In my previous post, I introduced the concept of Data Darwinism, which states that for a company to be the ‘king of the jungle’ (and remain so), they need to have the ability to continually innovate. Let’s be clear, though. Innovation must be aligned with the strategic goals and objectives of the company. The landscape is littered with examples of innovative ideas that didn’t have a market.
So that begs the question “What are the behaviors and characteristics of companies that are at the top of the food chain?” The answer to that question can go in many different directions. With respect to Data Darwinism, the following hierarchy illustrates the categories of capabilities that an organization needs to demonstrate to truly become a dominant force.
The impulse will be for an organization to want to immediately jump to implementing capabilities that they think will allow them to be at the top of the pyramid. And while this is possible to a certain extent, you must put in place certain foundational capabilities to have a sustainable model. Examples of capabilities at this level include data integration, data standardization, data quality, and basic reporting.
Without clean, integrated, accurate data that is aligned with the intended business goals, the ability to implement the more advanced capabilities is severely limited. This does not mean that all foundational capabilities must be implemented before moving on to the next level. Quite the opposite actually. You must balance the need for the foundational components with the return that the more advanced capabilities will enable.
Transitional capabilities are those that allow an organization to move from silo’d, isolated, often duplicative efforts to a more ‘centralized’ platform in which to leverage their data. Capabilities at this level of the hierarchy start to migrate towards an enterprise view of data and include such things as a more complete, integrated data set, increased collaboration, basic analytics and ‘coordinated governance’.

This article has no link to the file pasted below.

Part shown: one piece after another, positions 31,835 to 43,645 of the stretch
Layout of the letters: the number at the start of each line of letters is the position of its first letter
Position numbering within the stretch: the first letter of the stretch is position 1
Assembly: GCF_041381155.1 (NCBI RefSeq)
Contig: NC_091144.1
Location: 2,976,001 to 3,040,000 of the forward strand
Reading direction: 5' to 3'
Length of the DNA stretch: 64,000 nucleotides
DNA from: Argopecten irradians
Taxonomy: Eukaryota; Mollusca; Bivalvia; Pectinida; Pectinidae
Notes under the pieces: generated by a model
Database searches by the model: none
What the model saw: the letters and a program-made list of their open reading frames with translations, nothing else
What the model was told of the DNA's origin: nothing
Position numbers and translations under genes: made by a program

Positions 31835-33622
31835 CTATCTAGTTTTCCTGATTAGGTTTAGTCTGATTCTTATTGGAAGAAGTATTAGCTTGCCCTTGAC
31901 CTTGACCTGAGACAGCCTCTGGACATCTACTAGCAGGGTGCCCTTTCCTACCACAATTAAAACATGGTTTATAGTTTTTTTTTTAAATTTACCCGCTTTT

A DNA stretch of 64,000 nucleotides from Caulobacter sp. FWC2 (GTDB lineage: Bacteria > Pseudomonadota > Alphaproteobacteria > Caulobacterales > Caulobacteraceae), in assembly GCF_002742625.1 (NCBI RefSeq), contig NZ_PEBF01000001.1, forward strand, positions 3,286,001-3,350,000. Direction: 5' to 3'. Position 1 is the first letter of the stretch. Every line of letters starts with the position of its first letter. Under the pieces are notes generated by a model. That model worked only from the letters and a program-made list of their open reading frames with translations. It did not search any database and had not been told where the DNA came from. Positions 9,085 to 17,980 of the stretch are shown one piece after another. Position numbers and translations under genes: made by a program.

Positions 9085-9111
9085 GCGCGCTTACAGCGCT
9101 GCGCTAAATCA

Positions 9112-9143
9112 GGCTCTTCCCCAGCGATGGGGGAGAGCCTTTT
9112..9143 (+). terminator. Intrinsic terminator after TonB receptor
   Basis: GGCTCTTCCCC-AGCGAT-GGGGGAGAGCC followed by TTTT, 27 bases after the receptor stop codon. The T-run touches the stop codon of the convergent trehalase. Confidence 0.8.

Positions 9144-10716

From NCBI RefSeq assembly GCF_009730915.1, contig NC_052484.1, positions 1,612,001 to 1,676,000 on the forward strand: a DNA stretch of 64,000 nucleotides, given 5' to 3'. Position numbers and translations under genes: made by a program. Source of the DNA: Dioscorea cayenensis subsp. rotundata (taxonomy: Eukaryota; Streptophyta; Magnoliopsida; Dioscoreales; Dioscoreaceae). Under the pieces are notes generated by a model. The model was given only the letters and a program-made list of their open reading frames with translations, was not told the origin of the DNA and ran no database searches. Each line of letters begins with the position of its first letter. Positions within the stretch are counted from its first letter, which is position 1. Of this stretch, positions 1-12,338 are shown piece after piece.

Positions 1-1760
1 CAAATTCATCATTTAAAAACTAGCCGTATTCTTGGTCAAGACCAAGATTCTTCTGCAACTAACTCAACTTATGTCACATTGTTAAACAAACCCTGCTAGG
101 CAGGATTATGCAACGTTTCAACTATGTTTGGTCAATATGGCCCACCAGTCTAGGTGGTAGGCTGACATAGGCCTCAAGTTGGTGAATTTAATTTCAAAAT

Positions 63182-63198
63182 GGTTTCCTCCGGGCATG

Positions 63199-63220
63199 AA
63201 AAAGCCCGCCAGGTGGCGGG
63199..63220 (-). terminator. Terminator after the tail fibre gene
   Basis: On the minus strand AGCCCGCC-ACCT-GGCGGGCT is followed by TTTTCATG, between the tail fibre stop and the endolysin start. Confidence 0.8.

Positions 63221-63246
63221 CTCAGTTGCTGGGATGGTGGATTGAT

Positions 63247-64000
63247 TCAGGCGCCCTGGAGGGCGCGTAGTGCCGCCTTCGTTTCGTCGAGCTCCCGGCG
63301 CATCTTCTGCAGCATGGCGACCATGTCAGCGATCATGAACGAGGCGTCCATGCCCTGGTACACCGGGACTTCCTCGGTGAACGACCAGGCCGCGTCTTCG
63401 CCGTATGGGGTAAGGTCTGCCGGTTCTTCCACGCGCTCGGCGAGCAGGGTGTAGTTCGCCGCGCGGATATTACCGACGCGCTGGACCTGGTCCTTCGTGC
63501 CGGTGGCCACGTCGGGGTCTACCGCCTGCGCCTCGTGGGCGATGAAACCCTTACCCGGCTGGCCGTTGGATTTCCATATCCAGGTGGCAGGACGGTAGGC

Again, you don’t need to fully instantiate the capabilities at this level before building capabilities at the next level. It continues to be a balancing act.
Transformational capabilities are those that allow the company to start to truly differentiate themselves from their competition. It doesn’t fully deliver the innovative capabilities that set them head and shoulders above other companies, but rather sets the stage for such. This stage can be challenging for organizations as it can require a significant change in mind-set compared to the current way its conducts its operations. Capabilities at this level of the hierarchy include more advanced analytical capabilities (such as true data mining), targeted access to data by users, and ‘managed governance’.
Innovative capabilities are those that truly set a company apart from its competitors. They allow for innovative product offerings, unique methods of handling the customer experience and new ways in which to conduct business operations. Amazon is a great example of this. Their ability to customize the user experience and offer ‘recommendations’ based on a wealth of user buying trend data has set them apart from most other online retailers. Capabilities at this level of the hierarchy include predictive analytics, enterprise governance and user self-service access to data.
The bottom line is that moving up the hierarchy requires vision, discipline and a pragmatic approach. The journey is not always an easy one, but the rewards more than justify the effort.
Check back for the next installment of this series “Data Darwinism – Evolving Your Data Environment.”